Russia and the US have agreed to co-ordinate air strikes against Islamist militants in Syria, part of a detailed agreement to reduce the violence there.
The plan will begin with a “cessation of hostilities” from sunset on Monday. Syrian forces will end combat missions in specified opposition-held areas.
A day after the United States and Russia signed the groundbreaking pact, Syria has welcomed the deal by thanking Russia for averting a war like situation.
Turkey welcomed the plan, and said aid needed to reach those in need “from the first day”
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Russia and the US will then establish a joint centre to combat jihadist groups, including so-called Islamic State (IS).
A Syrian opposition coalition has cautiously welcomed the agreement.
“We hope this will be the beginning of the end of the civilians’ ordeal,” said Bassma Kodmani, a spokeswoman for the High Negotiations Committee.
“We welcome the deal if it is going to be enforced.
Under the deal, the US and Russia are aiming for reduced violence over seven consecutive days before they move to the next stage of coordinating military strikes against the former Nusra Front and ISIS, which are not party to the truce.
The announcement follows talks in Geneva between US Secretary of State John Kerry and his Russian counterpart, Sergei Lavrov.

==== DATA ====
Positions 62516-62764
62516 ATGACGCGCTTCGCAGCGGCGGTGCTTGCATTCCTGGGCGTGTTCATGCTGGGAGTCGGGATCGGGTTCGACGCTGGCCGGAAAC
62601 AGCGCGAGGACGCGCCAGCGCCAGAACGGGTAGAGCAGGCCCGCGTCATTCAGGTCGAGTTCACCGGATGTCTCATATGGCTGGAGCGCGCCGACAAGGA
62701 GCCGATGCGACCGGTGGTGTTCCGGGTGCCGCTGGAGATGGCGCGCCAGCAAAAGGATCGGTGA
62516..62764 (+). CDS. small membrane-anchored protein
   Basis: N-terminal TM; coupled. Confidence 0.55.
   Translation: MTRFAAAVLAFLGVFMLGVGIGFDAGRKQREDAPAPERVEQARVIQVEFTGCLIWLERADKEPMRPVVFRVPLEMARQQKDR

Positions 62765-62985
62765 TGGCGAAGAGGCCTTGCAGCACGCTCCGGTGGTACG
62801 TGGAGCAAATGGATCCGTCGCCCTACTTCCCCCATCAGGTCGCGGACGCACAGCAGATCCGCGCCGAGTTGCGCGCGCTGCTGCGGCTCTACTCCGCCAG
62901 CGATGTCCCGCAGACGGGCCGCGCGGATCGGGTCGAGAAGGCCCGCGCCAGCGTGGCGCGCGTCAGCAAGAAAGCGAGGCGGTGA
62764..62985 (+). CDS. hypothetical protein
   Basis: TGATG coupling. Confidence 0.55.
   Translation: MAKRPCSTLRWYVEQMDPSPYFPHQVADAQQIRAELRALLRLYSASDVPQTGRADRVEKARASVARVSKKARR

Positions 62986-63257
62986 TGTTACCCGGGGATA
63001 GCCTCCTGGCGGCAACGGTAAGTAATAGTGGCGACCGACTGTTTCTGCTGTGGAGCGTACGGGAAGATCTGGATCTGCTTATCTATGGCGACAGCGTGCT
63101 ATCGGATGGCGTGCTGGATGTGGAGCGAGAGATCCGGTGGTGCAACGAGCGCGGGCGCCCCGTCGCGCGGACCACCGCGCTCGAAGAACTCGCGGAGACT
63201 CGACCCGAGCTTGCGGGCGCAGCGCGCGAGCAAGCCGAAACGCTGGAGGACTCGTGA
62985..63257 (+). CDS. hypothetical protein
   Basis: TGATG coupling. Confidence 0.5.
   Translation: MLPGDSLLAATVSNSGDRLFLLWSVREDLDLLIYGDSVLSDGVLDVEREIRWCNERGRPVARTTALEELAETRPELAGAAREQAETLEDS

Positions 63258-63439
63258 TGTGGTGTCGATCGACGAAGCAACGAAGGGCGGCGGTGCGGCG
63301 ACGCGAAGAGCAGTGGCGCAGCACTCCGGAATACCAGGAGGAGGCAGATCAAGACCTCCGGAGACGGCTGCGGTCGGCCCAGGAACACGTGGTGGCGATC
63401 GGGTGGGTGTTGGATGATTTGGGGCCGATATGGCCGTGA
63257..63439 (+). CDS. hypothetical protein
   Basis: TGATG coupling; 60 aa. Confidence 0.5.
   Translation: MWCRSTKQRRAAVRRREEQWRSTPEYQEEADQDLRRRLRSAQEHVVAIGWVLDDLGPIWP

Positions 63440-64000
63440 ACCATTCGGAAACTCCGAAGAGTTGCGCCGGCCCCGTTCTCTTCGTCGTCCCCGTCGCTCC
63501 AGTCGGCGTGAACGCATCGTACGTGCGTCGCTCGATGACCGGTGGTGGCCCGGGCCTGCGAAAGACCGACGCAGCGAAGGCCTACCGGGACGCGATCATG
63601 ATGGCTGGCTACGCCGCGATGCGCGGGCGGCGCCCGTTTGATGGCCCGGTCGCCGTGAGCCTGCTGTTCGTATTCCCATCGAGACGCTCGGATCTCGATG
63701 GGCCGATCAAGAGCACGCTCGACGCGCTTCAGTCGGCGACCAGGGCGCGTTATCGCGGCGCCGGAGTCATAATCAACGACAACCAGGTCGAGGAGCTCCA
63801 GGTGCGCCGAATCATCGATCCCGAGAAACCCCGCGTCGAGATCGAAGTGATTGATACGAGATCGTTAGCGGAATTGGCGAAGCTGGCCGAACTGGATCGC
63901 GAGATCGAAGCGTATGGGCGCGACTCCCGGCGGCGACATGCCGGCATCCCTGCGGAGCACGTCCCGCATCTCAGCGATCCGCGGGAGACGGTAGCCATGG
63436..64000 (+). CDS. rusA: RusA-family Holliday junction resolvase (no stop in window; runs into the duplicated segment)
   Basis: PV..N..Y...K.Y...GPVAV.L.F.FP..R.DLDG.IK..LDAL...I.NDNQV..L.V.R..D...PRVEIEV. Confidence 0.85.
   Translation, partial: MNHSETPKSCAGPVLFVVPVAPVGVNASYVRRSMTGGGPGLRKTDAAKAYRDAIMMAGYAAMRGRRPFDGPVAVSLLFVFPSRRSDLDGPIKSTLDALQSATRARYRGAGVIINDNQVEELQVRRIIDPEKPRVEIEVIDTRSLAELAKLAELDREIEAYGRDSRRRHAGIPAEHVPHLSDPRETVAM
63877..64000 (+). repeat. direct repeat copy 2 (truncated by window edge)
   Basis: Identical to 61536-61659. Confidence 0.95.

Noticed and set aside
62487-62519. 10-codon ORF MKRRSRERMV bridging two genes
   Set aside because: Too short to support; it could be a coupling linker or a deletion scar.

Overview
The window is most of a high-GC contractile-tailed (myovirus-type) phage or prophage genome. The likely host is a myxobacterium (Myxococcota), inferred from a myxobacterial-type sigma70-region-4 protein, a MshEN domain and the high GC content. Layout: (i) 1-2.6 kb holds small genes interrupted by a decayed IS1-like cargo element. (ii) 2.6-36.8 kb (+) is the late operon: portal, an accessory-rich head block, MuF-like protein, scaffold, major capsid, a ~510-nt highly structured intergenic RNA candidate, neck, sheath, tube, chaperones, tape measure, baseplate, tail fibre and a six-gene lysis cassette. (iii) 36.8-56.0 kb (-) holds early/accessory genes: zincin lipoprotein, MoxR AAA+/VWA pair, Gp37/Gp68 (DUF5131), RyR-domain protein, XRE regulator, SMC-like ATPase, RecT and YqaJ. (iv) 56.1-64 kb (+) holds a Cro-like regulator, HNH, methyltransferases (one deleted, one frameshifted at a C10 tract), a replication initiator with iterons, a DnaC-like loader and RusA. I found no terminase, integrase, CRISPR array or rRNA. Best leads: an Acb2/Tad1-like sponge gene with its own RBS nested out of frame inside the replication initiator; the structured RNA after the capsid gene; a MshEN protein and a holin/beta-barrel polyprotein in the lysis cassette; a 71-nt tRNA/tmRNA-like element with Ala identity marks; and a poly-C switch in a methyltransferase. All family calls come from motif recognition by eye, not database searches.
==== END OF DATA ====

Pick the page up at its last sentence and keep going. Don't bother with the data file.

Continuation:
The plan would need both the Assad government and opposition “to meet their obligations”, Mr Kerry said.
The opposition had indicated it was prepared to comply with the plan, he said, provided the Syrian government “shows it is serious”.
Mr Lavrov said Russia had informed the Syrian government about the arrangements and the Syrian government was “ready to fulfil them”.
Mr Kerry said the cessation of hostilities also involved humanitarian access to besieged areas, including Aleppo.
Seven days after the start of the cessation of hostilities, Russia and the US will establish a “joint implementation centre” to fight IS and another main group, Jabhat Fateh al-Sham.
Jabhat Fateh al-Sham used to be known as the Nusra Front but changed its name in June and announced it was cutting ties with al-Qaeda.
Mr Lavrov said the joint implementation centre would allow Russian and US forces to “separate the terrorists from the moderate opposition”.
“We have agreed on the areas where such co-ordinated strikes would be taking place, and in those areas, on neutral agreement shared by the Syrian government as well, only the Russian and US air force will be functional,” he said.
But Mr Lavrov added that “the Syrian air force will be functional in other areas, outside those that we have singled out for Russian-American military co-operation”.